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This article in JEQ

  1. Vol. 26 No. 3, p. 658-665
     
    Received: Nov 1, 1995


    * Corresponding author(s): christine.alewell@bitoek.uni-bayreuth.de
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doi:10.2134/jeq1997.00472425002600030010x

Soil Solution Response to Experimentally Reduced Acid Deposition in a Forest Ecosystem

  1. C. Alewell *,
  2. M. Bredemeier,
  3. E. Matzner and
  4. K. Blanck
  1. Dep. of Soil Ecology, Bayreuther Institute for Terrestrial Ecosystem Research, Univ. of Bayreuth, D-95440 Bayreuth, Germany;
    Forest Ecosystems Research Center, Univ. of Goettingen, Buesgenweg 1, D-37077 Goettingen, Germany.

Abstract

Abstract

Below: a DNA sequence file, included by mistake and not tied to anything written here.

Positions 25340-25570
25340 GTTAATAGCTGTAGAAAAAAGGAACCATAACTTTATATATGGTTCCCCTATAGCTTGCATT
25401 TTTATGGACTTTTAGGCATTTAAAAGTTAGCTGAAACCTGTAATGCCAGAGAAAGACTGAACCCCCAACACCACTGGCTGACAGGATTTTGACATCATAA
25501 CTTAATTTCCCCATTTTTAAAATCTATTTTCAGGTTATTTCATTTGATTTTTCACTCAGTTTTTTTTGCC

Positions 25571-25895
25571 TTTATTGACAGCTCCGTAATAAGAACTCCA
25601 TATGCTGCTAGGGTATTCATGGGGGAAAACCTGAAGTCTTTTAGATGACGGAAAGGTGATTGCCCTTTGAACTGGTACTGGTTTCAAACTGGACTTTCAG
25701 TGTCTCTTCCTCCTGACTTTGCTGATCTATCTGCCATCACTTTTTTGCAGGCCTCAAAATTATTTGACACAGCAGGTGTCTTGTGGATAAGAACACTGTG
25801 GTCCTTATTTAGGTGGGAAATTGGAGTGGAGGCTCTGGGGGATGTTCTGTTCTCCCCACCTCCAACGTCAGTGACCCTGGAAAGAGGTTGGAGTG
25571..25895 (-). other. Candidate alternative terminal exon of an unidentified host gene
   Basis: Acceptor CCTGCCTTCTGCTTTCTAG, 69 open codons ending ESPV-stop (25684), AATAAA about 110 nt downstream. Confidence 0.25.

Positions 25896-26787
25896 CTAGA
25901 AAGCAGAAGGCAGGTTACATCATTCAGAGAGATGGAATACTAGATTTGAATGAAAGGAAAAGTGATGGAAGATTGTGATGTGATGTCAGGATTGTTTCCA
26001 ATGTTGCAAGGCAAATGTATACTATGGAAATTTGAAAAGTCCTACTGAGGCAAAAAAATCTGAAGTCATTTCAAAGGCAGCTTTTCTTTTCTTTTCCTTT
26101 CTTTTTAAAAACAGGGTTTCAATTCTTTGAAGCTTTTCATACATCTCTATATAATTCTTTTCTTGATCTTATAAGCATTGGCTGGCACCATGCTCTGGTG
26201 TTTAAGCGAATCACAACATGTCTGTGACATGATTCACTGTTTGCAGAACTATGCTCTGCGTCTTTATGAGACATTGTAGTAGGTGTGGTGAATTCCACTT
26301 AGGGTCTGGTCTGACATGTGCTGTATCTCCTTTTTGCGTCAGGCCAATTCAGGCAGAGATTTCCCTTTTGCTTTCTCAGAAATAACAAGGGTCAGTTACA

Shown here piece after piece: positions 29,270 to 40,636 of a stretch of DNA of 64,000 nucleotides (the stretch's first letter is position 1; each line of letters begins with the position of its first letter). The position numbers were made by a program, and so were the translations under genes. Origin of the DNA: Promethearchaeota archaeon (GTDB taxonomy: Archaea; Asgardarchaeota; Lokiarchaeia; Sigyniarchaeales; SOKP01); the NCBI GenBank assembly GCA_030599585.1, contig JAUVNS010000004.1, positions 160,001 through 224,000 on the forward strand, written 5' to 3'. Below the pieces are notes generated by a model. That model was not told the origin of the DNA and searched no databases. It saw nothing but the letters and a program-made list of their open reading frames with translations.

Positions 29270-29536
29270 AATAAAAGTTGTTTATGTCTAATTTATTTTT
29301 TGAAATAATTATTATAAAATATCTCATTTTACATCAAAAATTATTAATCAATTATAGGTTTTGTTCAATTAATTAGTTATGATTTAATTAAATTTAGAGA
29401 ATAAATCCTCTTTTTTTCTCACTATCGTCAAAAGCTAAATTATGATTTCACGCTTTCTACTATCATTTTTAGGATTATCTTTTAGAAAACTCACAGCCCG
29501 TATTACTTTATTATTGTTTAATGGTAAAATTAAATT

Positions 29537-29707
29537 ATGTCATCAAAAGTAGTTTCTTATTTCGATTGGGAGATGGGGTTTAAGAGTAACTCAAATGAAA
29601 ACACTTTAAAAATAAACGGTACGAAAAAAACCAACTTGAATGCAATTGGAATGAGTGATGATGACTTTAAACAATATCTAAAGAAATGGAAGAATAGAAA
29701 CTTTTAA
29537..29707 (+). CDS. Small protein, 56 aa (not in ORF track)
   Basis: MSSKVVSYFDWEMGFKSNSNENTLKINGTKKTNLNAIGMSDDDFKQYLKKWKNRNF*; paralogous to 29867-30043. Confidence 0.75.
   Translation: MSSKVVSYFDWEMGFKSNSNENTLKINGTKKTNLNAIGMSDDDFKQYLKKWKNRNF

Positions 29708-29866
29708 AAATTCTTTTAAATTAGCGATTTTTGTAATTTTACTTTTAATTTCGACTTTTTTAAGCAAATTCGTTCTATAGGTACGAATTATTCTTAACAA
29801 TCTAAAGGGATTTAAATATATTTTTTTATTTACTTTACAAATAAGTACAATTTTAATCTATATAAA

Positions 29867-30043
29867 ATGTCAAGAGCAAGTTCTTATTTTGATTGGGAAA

In order to measure and predict reversibility of soil solution acidification under experimentally reduced acid input, a manipulation study with artificial ‘preindustrial’ throughfall was established. A roof was installed underneath the canopy in a Norway Spruce stand (Picea abies [L.] Karst.) of the German Soiling area. Water falling onto the roof was adjusted to clean rain concentrations before redistribution. Soil solutions were collected with suction cup lysimeters at various depths and were analyzed for major ions. The response of soil solution chemistry in the upper soil (10 cm depth) to reduction of N, SO4, and H input was rapid. While NO3 concentration in deeper soil layers reached input levels after 2 yr of treatment, SO4 concentration in the seepage water at 1 m depth remained high relative to the reduced input due to a release of formerly stored S from the soil. Aluminum concentrations followed a similar pattern as the SO4 concentrations. The ion concentrations in soil leachate were predicted reasonably well using the MAGIC model (Cosby et al., 1985) with the measured SO4 sorption isotherms and the throughfall fluxes as model input. Although the parameters of the Langmuir isotherm had no significant influence on the prediction of SO4 concentration in the upper soil layer, they were crucial for the prediction of SO4 dynamics in deeper soil layers. The model predicted that the reversibility of soil acidification at the Solling area is delayed for decades due to the release of soil SO4.

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